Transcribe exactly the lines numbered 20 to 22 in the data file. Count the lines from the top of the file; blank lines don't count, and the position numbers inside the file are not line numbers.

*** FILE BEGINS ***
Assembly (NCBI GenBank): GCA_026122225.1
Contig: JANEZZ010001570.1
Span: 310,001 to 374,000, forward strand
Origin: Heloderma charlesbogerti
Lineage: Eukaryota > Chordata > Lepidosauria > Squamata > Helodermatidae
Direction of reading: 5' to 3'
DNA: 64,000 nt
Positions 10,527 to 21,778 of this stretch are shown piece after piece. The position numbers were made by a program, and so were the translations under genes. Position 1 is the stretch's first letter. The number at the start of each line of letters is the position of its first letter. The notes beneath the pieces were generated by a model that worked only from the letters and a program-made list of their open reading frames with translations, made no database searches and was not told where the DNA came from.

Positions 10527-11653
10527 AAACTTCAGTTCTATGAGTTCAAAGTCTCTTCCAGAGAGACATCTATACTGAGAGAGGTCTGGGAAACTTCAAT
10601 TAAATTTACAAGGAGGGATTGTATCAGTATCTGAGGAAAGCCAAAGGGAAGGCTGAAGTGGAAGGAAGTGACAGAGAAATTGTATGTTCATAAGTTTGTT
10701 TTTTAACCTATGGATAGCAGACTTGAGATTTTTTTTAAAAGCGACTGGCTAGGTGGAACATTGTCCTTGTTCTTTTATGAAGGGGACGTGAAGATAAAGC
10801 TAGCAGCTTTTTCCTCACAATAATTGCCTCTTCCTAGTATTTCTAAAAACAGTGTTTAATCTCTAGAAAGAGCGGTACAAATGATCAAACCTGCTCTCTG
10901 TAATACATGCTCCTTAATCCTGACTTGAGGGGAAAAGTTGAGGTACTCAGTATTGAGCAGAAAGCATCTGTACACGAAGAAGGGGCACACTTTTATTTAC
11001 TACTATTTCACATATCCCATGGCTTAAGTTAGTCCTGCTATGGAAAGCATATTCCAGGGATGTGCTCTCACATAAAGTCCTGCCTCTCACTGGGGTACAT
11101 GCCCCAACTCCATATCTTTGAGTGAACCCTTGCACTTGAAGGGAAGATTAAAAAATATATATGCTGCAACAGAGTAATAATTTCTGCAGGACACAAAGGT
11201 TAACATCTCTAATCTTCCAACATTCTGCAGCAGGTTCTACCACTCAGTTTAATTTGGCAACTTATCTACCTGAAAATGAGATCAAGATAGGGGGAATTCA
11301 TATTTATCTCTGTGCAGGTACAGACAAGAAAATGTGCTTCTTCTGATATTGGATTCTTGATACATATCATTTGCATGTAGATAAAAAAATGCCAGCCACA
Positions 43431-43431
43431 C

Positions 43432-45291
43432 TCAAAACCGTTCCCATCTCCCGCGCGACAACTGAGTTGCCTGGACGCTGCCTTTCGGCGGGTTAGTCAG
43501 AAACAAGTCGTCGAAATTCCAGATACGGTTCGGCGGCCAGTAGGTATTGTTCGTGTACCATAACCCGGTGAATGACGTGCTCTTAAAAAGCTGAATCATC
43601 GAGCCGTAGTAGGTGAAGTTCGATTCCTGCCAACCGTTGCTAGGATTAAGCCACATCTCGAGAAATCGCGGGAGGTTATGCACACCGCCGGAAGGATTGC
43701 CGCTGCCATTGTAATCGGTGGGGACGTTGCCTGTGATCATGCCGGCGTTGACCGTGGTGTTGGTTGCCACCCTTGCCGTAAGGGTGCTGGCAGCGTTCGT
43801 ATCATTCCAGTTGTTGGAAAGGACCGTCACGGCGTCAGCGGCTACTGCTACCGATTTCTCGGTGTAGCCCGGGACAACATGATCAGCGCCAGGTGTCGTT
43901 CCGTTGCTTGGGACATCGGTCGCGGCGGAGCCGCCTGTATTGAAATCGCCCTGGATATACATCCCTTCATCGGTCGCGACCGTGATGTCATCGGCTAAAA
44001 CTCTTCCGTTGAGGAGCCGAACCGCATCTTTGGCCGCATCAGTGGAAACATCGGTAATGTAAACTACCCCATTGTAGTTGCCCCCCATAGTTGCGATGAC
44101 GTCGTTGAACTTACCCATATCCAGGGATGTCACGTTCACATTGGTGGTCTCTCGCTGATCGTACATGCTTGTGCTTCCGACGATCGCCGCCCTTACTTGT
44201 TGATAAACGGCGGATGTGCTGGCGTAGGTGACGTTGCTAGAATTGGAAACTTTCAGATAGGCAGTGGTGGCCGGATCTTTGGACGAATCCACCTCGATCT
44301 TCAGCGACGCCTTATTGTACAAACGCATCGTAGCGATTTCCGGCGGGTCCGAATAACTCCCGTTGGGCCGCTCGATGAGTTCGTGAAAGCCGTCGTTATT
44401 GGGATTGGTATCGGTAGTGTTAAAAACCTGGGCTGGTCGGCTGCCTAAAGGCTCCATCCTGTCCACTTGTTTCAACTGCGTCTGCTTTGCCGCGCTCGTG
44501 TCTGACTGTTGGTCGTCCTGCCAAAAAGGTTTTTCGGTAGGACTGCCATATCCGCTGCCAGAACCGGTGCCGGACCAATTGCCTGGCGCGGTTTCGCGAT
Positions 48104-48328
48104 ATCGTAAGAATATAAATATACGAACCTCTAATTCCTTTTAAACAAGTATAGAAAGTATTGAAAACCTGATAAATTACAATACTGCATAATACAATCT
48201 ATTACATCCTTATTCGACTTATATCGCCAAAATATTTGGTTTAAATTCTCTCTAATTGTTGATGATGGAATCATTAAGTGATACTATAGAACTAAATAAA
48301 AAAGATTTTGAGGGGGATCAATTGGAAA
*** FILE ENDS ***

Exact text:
43431 C

Positions 43432-45291
43432 TCAAAACCGTTCCCATCTCCCGCGCGACAACTGAGTTGCCTGGACGCTGCCTTTCGGCGGGTTAGTCAG